Definition: Guilt felt for not being the “perfect” mom. Usually accompanied by self-blame for everything that goes wrong.
You may be addicted to Mom Guilt if:
- you find yourself constantly thinking about the things you didn’t do instead of praising yourself for what you did right
- you compare yourself to other moms and think “Well, if she can do it, why can’t I?”
- you have five minutes of time to yourself and feel bad for enjoying it
- your husband changes the baby’s diaper once a day and your hands itch because you “should” be doing it
- you sneak a piece of candy from your child’s “potty treat” stash and feel bad for it
- you notice other moms color/paint/craft more with their children and regret putting on that second episode of Sesame Street
- you give your child chicken nuggets for dinner (from the bag, no less) and hate yourself for hours afterward
- you lose your patience and yell at your child and wonder if he/she will be scarred for life as a result
- you always feel that your house just isn’t clean enough
Mothers of children with special needs often suffer from Mom Guilt of a different kind. In addition to regular Mom Guilt, you also might have a tendency to feel guilty for the following:
- Your child doesn’t behave as well as the other kids in class (or on the playground, or at a play date)
- Your child doesn’t talk as well as other kids his/her age
- Your child doesn’t have any desire to do activities with you
- Your child, at the age of 3 (or later), isn’t potty-trained yet
- Your yelled at your child after a very hard day (guilt x 3 because he/she has special needs)
These lists are not meant to be all-inclusive, but merely examples of all the things we, as mothers, blame ourselves for.
Side effects of Mom Guilt include: anxiety, self-doubt, stress, fatigue, and irritability.
Mothers of all children suffer from Mom Guilt periodically. And if you don’t, please share your secret! Seriously!
The truth of the matter is that we are human beings and, unless you were born on Krypton, we do not have super powers. Oh, what I wouldn’t give to be faster than a speeding bullet or more powerful than a locomotive. But, really, I’d settle for just having endless patience. But like you, I do not. There are days that I yell at Squeakers and thinking, “Well that wasn’t productive at all.” And then, when he screams and bites himself because I yelled, I really beat myself up. Mom Guilt. We all feel it.
Unfortunately, there is no 12-step program for Mom Guilt Addiction. That is, unless you count the 12 (giant) steps from the couch to the kitchen for a glass of wine. However, I must caution you, if you suffer from Mom Guilt Addiction, that glass of wine will probably just exacerbate the problem.
Here’s the thing, though. Feeling guilty doesn’t make anyone feel better. You can beat yourself up all day long, but who does that help? Answer: NO ONE!
So what CAN you do?
- If you feel guilty about something that you can change, change it. Figure out what steps you can take to fix it. You may not be able to fix it in one day, but look for the ways in which you’ve made things better. If you see yourself backtracking instead of heading in the direction you wanted to go in, think of what you can do differently.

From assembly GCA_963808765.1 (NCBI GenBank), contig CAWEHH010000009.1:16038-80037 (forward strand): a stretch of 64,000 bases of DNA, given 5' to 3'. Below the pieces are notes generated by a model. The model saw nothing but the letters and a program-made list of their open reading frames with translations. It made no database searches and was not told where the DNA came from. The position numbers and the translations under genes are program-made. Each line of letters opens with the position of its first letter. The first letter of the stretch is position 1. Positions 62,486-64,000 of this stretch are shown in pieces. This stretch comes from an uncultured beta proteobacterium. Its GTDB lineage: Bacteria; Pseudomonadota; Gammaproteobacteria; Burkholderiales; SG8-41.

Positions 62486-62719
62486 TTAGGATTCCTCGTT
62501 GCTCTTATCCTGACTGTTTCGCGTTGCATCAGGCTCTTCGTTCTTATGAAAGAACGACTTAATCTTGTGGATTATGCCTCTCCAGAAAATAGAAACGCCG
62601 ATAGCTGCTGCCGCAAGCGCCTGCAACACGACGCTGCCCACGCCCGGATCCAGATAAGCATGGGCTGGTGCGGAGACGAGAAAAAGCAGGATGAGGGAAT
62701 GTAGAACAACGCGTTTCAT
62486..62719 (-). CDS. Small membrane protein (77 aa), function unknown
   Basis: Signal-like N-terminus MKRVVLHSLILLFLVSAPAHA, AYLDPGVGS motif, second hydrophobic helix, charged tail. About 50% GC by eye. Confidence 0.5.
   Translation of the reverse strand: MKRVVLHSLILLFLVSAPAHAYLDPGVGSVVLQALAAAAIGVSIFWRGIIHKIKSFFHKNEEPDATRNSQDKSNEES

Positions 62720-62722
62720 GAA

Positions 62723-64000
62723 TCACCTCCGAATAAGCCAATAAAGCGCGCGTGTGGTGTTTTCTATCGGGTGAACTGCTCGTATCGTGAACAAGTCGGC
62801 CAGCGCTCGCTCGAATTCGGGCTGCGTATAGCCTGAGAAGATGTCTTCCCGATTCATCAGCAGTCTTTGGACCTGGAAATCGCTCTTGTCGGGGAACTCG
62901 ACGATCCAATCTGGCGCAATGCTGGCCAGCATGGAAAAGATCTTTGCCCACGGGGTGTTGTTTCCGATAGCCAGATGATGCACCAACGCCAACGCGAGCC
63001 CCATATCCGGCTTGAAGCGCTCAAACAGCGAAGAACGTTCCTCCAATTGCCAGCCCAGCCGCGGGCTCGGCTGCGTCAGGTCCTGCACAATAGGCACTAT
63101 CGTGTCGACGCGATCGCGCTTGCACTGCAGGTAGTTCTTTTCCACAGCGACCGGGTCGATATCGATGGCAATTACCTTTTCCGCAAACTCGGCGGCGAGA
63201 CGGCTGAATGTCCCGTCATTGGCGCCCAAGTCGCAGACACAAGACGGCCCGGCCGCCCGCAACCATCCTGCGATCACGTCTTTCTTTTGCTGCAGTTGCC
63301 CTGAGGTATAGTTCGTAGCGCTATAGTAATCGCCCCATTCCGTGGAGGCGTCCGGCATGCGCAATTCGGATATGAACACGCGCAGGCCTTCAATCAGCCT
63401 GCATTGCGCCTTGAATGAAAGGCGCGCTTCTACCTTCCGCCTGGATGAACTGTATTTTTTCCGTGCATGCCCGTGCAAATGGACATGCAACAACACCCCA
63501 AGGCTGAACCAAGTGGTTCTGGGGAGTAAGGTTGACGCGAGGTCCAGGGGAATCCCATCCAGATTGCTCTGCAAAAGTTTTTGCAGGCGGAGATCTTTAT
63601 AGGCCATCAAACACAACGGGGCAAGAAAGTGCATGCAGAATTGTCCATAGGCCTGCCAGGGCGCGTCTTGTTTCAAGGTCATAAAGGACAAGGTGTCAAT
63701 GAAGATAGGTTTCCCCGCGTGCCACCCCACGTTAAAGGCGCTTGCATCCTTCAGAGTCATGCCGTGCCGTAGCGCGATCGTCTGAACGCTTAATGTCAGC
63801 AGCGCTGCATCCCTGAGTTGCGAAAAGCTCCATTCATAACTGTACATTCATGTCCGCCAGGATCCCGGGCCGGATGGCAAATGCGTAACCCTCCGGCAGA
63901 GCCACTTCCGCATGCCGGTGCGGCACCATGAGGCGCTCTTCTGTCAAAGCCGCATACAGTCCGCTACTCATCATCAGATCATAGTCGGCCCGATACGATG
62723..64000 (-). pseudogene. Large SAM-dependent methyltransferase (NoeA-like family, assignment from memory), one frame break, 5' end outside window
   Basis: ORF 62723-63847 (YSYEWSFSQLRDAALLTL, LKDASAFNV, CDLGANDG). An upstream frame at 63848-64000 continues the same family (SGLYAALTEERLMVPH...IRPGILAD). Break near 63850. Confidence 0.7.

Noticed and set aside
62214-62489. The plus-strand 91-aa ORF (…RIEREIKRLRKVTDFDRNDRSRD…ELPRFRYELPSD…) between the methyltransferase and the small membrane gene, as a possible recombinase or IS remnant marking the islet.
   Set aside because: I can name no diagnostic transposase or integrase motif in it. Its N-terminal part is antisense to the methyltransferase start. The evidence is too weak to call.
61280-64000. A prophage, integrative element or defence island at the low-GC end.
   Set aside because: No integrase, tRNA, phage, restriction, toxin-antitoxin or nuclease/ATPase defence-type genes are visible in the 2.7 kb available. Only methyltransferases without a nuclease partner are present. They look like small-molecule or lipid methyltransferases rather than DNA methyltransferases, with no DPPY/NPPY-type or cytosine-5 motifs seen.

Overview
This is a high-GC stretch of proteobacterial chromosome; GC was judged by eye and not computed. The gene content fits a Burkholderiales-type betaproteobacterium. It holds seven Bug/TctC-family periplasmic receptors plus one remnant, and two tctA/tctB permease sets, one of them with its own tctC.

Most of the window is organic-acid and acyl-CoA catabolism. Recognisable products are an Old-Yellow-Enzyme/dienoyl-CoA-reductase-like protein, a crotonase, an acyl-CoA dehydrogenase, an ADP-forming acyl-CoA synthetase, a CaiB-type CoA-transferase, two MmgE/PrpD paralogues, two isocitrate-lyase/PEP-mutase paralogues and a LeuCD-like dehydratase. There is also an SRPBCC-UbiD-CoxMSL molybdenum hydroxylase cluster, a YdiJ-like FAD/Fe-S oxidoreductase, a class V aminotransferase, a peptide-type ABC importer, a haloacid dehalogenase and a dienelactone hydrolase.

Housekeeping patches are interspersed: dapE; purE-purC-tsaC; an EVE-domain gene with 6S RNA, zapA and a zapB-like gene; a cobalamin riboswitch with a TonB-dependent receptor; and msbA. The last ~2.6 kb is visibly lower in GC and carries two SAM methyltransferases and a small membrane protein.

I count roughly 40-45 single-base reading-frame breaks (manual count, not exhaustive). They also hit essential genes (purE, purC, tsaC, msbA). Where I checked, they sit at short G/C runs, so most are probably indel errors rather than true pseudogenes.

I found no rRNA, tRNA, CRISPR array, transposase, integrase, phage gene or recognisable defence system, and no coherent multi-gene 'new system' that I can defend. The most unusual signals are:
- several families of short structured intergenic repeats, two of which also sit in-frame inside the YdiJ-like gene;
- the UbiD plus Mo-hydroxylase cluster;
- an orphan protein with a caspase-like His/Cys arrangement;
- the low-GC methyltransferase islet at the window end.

- If you feel guilty because you’re comparing yourself to other moms, stop it! We are all individuals. We all do things differently. Just because Suzy next door cooks everything from scratch, mops her floors twice a day, and still has time to make pottery with her kids doesn’t mean that you should. Suzy is probably crazy, anyway. And if she isn’t, she will be soon. No one can keep up that pace forever!
- If you feel guilty for things that, in the long run, don’t really matter, it’s time to let it go! If the results of what you did (or didn’t do) don’t seriously negatively impact others, what does it matter? Okay, so you didn’t clean the toilets today. Or maybe you didn’t make it to that birthday party. Things happen during the day that you cannot control sometimes.
For those of us with kids who have special needs, it can be easy to wonder if there is something you could’ve done differently. The truth of the matter is, in most cases, what you did or didn’t do doesn’t matter. Your child doesn’t have a speech delay because you didn’t talk to him/her enough. Your child’s refusal to use the potty isn’t because you didn’t try hard enough. Your child doesn’t have autism because you did something wrong. If you are already doing what you can to help your child, you should give yourself a pat on the back.
Also remember this: Every parent loses their patience at some point. If you have a child with special needs, you may lose your patience a bit more often. As long as you know that your child feels loved and you aren’t yelling at him/her all day long, chances are, you losing your patience once or twice a day isn’t going to damage your child.
It can be hard to have a child who cannot express him/herself well verbally, who has difficulty socializing, who has extreme sensitivity to noises/smells/etc, who isn’t able to do much for him/herself, and/or who has behavior issues. If you feel like you aren’t handling things as well as you should or your child’s needs are too much for you, there is nothing wrong with seeking help for yourself. You have to be healthy and happy if you want your children to be healthy and happy.
Do you suffer from Mom Guilt Addiction?
PS: I am currently in recovery from Mom Guilt Addiction. I just got my 30 Second Token.
Originally posted 2011-08-12 18:44:00.